• Driving the hydrological cycle by evaporating water from lakes, oceans and vegetation, and
  • Heating the near-surface ocean water, which generates wind (and sometimes massive storms as described in Chapter 14) and is a key driver for ocean currents.

Figure 1.2.5 Some Aspects of the Role of the Sun Within the Earth System

Figure 1.2.6 A Cross-Section of the Upper Part of the Earth’s Interior Showing Geological Processes Associated with Mantle Convection, Important to Earth Systems

Earth’s systems are also influenced by what is happening deep within the Earth.
Because of the significant size of the Earth, there is still a lot of heat left over from the collisions that took place during accumulation of fragments in its initial formation. Radioactive decay of elements like potassium, uranium, and thorium within the core also continue to contribute heat, and so the core is still very hot (up to about 7000⁰C—making it hotter than the surface of the sun) and partly liquid. This heat is slowly transferred from the inner core to the outer core and then from the core to the mantle, and that process leads to convection in the mantle (just like heat from your stove will cause convection in a pot of soup). In contrast, the Moon and Mars are much smaller than the Earth, and these bodies have lost enough heat to become too cold for continuing mantle convection. They don’t have plate tectonics, so mountain ranges are not being created, and they don’t have active volcanoes.[4]
As shown in Figure 1.2.6, convection in the mantle is the key driver of plate motions in the crust and uppermost mantle (although not the only one), and plate motions are associated with a number of features that have implications for Earth System processes. One of these is volcanism, which takes place in several different settings related to plate boundaries. Volcanism creates new crustal rock of course, but it also contributes gases to the atmosphere and water to the hydrosphere. Over geological time, volcanism has led to significant changes in the Earth’s atmosphere, and it may be the source of most of the water in the oceans. A large proportion of those gases and water come from the mantle, and some part of that is recycled back into the mantle during subduction, along with sediments that accumulated on the sea floor.

Plate boundary processes lead to the formation of mountains, both where continents collide (as India is colliding with Asia) and where there is subduction-related volcanism (like that in southern British Columbia, Washington, Oregon and northern California). Mountains are important in controlling many Earth Systems (e.g., weather patterns and biological processes). They also influence the composition of the atmosphere because steep slopes lead to accelerated weathering of rocks, and weathering of rocks consumes carbon dioxide through the process described below.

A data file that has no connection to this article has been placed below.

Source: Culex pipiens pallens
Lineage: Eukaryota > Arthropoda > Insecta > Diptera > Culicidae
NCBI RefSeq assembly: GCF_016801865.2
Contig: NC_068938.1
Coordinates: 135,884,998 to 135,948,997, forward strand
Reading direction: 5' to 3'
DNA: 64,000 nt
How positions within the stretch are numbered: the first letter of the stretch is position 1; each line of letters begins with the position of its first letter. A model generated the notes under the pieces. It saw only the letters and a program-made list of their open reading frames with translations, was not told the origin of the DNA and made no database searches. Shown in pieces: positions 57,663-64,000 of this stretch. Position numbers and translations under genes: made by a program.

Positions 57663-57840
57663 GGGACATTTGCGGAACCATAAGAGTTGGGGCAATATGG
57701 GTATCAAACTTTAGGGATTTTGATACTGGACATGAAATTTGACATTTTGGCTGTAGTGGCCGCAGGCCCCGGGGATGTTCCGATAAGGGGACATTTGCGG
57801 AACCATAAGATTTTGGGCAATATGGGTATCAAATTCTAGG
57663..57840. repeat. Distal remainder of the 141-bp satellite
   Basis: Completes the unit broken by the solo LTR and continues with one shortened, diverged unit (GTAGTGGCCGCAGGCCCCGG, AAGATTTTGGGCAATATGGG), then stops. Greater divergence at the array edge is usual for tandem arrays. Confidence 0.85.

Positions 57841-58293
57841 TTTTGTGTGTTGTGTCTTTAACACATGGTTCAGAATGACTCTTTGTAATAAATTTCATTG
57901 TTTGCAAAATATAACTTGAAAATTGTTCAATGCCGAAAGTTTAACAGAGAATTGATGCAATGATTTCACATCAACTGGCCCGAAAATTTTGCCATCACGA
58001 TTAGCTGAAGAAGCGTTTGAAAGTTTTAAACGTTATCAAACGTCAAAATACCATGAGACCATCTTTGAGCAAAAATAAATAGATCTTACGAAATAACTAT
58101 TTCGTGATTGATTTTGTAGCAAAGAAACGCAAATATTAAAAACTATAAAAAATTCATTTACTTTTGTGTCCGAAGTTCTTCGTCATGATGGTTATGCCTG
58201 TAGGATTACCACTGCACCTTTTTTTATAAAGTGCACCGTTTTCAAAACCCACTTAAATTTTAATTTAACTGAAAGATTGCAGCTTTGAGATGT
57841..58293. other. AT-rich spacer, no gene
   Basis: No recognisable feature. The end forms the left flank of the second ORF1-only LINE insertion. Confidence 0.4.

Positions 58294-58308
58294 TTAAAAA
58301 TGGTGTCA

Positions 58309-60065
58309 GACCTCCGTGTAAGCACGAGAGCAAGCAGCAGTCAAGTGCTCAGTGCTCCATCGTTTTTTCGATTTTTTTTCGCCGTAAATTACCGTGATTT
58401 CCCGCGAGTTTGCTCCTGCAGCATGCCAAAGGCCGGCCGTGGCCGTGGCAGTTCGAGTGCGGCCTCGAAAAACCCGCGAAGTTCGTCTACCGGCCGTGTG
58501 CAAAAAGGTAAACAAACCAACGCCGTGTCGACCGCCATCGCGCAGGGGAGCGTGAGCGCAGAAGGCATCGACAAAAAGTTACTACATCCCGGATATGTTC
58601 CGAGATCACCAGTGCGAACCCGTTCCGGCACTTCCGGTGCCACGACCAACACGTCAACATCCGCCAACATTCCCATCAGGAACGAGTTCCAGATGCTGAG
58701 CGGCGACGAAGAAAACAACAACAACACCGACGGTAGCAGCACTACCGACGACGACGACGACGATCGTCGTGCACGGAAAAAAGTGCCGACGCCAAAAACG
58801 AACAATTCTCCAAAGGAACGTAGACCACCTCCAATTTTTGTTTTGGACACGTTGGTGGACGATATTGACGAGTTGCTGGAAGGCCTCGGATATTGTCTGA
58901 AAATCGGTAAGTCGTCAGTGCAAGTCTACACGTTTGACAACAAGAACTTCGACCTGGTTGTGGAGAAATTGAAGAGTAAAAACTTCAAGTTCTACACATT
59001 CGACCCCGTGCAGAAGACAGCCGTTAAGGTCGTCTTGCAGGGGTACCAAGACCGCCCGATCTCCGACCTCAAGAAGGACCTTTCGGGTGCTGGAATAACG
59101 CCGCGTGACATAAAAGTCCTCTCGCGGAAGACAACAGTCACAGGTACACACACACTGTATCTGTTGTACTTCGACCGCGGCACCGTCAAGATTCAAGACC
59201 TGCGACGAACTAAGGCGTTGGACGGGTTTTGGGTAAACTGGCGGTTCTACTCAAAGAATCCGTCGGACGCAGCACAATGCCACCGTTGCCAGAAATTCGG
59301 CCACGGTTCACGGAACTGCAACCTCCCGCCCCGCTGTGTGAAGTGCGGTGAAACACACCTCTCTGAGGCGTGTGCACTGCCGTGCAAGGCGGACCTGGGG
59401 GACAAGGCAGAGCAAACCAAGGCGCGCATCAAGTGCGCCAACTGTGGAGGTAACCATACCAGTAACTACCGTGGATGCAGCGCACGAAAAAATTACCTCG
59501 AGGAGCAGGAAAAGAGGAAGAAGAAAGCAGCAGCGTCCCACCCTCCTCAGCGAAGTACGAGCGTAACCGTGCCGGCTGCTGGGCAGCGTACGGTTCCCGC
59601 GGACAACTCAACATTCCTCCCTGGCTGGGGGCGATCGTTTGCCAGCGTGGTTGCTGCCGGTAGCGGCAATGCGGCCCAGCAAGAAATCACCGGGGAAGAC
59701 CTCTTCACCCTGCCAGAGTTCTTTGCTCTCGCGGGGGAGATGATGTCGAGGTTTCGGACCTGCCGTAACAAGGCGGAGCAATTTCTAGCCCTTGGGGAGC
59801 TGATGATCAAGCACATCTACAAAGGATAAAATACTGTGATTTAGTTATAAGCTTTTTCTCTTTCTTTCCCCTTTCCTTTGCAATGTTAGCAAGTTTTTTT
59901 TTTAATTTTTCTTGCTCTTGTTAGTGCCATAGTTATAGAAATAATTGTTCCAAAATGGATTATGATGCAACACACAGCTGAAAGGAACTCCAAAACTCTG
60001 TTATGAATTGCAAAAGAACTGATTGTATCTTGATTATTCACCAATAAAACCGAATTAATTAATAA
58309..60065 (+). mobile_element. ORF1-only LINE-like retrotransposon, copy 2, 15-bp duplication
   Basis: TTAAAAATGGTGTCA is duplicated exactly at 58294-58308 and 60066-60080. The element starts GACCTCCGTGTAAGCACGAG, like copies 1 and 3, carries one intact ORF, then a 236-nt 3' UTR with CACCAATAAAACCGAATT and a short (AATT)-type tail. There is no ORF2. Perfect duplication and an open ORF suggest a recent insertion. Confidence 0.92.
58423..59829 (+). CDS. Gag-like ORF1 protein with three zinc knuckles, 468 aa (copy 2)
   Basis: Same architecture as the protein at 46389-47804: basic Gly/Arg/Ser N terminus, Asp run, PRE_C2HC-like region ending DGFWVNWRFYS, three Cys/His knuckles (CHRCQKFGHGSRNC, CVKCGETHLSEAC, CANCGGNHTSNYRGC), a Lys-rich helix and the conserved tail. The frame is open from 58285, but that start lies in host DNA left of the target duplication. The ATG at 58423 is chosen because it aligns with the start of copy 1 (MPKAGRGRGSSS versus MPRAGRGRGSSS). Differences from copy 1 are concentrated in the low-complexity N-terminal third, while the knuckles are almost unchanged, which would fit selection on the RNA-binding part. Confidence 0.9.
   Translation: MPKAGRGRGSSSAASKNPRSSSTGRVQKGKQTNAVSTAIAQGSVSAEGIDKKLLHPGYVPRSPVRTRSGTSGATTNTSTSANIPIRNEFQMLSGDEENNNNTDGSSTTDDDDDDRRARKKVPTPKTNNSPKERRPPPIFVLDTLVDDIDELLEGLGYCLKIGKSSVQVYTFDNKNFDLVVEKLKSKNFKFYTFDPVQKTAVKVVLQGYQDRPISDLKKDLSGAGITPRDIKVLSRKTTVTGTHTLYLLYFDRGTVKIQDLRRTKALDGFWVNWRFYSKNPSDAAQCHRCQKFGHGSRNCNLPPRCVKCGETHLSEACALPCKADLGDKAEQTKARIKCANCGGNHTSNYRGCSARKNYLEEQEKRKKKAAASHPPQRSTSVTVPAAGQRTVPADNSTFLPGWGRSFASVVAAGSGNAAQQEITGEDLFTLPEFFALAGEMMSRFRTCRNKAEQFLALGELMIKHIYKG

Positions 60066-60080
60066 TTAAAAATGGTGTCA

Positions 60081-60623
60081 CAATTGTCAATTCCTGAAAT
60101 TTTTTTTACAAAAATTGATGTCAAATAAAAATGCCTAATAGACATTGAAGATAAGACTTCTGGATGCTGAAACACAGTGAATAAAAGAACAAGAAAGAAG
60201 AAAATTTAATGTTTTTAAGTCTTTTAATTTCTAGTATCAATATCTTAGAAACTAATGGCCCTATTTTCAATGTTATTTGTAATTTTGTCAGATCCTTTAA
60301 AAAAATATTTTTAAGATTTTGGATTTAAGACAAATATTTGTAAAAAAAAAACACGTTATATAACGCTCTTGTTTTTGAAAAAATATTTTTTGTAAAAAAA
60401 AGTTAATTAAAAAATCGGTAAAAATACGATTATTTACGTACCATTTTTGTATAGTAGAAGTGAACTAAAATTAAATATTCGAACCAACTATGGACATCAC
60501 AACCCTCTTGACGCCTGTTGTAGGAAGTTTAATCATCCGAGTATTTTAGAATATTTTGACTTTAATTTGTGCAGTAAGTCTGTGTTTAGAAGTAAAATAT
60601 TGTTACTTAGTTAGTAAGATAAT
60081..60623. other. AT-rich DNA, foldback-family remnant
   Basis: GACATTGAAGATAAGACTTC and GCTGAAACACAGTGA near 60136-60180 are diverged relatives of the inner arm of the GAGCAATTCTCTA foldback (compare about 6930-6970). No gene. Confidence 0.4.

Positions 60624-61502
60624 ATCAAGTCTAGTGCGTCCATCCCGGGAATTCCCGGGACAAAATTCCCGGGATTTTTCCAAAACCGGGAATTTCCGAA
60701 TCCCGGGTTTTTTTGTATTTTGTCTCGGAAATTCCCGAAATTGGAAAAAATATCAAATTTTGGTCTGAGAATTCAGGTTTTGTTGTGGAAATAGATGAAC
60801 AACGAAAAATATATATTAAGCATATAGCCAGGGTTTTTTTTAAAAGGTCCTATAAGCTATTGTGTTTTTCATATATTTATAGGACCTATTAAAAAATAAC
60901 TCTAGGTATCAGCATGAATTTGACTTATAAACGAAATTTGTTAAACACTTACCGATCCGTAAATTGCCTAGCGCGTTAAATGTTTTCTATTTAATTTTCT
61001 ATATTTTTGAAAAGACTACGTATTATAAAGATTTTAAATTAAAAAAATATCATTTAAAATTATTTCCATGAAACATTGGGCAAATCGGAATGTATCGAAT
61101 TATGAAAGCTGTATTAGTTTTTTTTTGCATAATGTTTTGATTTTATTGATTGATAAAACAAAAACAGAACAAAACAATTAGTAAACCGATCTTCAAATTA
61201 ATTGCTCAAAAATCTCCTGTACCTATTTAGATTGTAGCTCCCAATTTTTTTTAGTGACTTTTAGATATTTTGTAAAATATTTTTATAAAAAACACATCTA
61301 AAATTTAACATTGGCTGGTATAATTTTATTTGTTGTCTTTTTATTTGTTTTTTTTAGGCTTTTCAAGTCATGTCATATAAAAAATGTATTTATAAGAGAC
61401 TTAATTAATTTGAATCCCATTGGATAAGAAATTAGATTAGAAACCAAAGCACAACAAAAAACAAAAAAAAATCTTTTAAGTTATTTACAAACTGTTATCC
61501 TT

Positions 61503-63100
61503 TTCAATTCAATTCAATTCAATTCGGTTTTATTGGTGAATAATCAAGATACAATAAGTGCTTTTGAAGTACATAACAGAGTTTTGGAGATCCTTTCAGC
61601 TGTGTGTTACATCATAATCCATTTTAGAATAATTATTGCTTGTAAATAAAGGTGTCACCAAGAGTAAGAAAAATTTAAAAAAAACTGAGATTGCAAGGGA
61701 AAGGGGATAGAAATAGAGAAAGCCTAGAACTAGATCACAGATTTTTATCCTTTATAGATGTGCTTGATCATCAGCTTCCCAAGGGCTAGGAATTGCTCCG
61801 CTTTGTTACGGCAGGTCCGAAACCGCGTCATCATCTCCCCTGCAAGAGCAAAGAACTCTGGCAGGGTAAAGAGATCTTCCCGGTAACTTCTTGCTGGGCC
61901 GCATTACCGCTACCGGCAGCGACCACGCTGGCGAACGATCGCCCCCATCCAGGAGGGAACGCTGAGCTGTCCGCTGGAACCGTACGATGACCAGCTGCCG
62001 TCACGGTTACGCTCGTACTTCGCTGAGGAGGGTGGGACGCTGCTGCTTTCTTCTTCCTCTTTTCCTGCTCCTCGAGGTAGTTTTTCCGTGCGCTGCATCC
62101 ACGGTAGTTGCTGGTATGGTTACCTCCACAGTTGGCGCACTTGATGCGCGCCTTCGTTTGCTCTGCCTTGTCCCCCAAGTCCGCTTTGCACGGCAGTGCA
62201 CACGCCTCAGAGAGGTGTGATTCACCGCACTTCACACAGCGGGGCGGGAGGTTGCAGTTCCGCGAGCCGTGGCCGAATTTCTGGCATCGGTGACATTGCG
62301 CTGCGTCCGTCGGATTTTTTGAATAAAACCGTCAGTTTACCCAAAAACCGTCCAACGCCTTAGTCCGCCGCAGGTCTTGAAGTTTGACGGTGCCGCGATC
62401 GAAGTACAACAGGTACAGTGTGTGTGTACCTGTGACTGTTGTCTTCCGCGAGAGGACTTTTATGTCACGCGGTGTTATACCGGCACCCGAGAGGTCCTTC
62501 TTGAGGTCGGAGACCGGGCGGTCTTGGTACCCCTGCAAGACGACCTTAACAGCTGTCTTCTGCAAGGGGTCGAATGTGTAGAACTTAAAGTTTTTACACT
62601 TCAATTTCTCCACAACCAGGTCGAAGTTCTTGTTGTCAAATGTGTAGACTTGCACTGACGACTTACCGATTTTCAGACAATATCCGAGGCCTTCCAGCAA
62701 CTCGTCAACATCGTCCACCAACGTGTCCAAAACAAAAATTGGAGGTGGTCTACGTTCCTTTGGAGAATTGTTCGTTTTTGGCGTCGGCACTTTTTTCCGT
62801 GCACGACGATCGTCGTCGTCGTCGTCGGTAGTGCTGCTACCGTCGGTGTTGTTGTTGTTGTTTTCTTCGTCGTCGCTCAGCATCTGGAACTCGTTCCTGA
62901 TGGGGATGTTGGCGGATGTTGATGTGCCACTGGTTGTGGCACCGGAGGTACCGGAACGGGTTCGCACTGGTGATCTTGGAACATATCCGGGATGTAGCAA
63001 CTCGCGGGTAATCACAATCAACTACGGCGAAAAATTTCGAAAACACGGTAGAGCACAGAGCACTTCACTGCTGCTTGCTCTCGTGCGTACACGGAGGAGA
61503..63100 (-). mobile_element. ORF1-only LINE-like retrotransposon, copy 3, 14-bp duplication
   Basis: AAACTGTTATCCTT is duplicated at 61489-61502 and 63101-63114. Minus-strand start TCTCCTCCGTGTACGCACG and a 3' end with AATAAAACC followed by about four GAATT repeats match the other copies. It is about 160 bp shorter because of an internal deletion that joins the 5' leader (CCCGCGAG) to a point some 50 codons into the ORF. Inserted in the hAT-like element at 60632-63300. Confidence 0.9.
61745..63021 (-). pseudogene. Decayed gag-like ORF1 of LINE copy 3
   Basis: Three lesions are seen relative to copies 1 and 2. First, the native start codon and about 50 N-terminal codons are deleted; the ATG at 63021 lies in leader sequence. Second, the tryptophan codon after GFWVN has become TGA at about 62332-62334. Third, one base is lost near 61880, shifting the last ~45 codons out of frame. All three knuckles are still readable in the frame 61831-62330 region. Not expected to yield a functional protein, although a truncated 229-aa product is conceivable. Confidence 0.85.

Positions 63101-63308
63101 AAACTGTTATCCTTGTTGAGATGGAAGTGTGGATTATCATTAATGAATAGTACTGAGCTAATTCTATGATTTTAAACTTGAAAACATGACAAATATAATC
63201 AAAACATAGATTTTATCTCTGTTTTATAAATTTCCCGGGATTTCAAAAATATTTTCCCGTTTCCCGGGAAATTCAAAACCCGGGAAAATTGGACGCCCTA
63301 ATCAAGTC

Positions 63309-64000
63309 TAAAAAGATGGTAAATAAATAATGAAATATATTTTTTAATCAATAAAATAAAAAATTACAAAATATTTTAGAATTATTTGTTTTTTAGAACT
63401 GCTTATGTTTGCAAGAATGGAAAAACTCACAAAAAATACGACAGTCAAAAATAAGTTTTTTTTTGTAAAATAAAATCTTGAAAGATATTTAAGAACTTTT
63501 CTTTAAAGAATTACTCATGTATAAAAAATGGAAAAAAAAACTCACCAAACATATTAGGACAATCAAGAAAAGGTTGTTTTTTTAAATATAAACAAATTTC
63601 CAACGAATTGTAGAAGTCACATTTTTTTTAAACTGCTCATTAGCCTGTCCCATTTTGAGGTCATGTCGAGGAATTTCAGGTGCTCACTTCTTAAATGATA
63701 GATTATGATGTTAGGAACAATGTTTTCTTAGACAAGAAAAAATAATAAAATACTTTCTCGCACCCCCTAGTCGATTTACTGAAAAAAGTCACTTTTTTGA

[latex]\ce{H2O + CO2 -> H2CO3}[/latex]

water + carbon dioxide[latex]\ce{->}[/latex]carbonic acid

Here we have water (e.g., as rain) plus carbon dioxide in the atmosphere, combining to form carbonic acid. The carbonic acid then combines with feldspar (the most abundant mineral in the crust) to form clay minerals along with dissolved ions through a process called hydrolysis. This process (which is illustrated in Box 3.1 of Chapter 3) can be written like this:

[latex]\ce{CaAl2Si2O8 + H2CO3 + 1/2O2 -> Al2Si2O5(OH)4 + Ca^2+ + CO3^2-}[/latex]

feldspar +  carbonic acid + oxygen [latex]\ce{->}[/latex] kaolinite + calcium ions + carbonate ions

The kaolinite is relatively easily eroded by water and most ends up on the ocean floor, while the dissolved calcium and carbonate ions are also transported to the ocean where they will eventually be combined, with help from marine organisms, to form calcite.
Continents are moved by plate tectonic processes, and as described in Chapter 2, that can have implications for how much of the sun’s energy is converted to heat here on Earth. Ocean basins are also changed by plate tectonics, and that can affect the flow of ocean currents, a process which is critical to the redistribution of heat on the Earth.
Some of the Earth’s internal heat does reach the surface. The obvious manifestation of that is the heat from volcanic eruptions (Figure 1.2.7), but there is also a very slow flow of heat towards surface in non-volcanic areas. Contrary to what you might think, the warming of Earth’s surface is almost exclusively the work of the sun. The contribution of heat from inside is tiny, approximately 0.03% of the amount of heat that we get from the sun.

Finally, Earth Systems are significantly and increasingly influenced by human activities. A few of the relevant changes that we have made and activities that we undertake are illustrated on Figure 1.2.8. Those shown can be summarized as follows:

  • Destruction of forests and other natural vegetation,
  • Use of cleared land for crops and livestock,